Incite -- (v) 1: give an incentive; 2: provoke or stir up; "incite a riot"; 3: urge on; cause to act
Wednesday, June 29, 2005

The Meaning of "Is"
Written by: Goemagog

What is the meaning of "is"? Can you prove it? Can it's usage in a different language or colloquially constitute a valid definition in the English Language? If they can, how many definitions can "is" have before there are too many to ever know what the person saying it meant?

It's usually pretty easy to identify someone who's just been introduced to philosophy (a subject I've thankfully never studied) because of it's dependence on finding root truths. If you drop all assumptions, you stop seeing lies and are left with the truth. The smart ones will usually assume that there's something fishy about not knowing for sure if the person they're talking to is really there or not. The dumb ones think they've made some great intellectual leap.

The problem is that if you start with no assumptions, you can not find any truths. You can't even be sure that you exist. If you make the assumption that you exist, you can not count on the reliability of your perceptions, so you don't know if anything else exists. At some point, you have to start taking for granted that you exist, that at least a substantial portion of what you perceive is real, or you can't participate in your own life.

There's been a rather heated discussion here about the 14th Amendment, which I've asserted means the Bill of Rights applies to the states, and Answerman has asserted does not.

What more could have been added to that instrument to secure the enforcement of these provisions in the bill of rights in every State, other than the additional grant of power which we ask this day? Nothing at all.

Gentlemen who oppose this amendment oppose the grant of power to enforce the bill of rights. Gentlemen who oppose this amendment simple declare to these rebel states, go on with your confiscation statutes, your statutes of banishment, your statutes of unjust imprisonment, your statutes of murder and death against men because of their loyalty to the Constitution and Government of the United States.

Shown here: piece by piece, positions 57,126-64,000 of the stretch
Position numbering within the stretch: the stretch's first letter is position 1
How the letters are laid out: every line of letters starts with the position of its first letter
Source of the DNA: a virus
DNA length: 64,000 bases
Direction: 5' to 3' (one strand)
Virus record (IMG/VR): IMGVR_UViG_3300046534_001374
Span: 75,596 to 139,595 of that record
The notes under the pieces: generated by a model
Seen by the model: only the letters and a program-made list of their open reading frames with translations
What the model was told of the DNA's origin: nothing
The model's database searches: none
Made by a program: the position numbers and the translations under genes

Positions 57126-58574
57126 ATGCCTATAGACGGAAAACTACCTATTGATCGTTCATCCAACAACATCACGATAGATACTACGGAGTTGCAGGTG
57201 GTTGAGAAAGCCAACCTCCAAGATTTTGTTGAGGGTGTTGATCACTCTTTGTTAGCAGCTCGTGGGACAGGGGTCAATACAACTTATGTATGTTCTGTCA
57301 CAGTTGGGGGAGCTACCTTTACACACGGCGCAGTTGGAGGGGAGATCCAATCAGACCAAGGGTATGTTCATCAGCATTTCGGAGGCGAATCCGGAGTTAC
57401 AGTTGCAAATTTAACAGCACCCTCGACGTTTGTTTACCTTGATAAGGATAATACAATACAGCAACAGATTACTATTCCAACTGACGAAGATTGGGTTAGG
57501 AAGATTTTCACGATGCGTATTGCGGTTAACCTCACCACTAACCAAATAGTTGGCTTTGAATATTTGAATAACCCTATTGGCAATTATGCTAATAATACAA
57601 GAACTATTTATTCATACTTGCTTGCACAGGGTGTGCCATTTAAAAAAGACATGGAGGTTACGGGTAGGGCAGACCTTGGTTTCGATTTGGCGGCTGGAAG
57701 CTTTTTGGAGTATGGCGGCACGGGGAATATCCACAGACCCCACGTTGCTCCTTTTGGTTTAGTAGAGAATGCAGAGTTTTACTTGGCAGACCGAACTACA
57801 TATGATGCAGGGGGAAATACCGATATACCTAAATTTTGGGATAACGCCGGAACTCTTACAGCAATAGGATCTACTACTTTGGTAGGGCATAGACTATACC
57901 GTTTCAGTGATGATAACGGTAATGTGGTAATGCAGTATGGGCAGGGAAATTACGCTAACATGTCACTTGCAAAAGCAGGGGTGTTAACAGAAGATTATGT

Mr. Bingham, primary author of the first clause.

To these privileges and immunities, whatever they may be - for they are not and cannot be fully defined in their entire extent and precise nature - to these should be added the personal rights guarantied and secured by the first eight amendments of the Constitution; such as the freedom of speech and of the press; the right of the people peaceably to assemble and petition the Government for a redress of grievances, a right pertaining to each and all of the people; the right to keep and to bear arms; the right to be exempted from the quartering of soldiers in a house without the consent of the owner; the right to be exempt from unreasonable searches and seizures, and from any search or seizure except by virtue of a warrant issued upon a formal oath or affidavit; the right of an accused person to be informed of the nature of the accusation against him, and his right to be tried by an impartial jury of the vicinage; and also the right to be secure against excessive bail and against cruel and unusual punishments.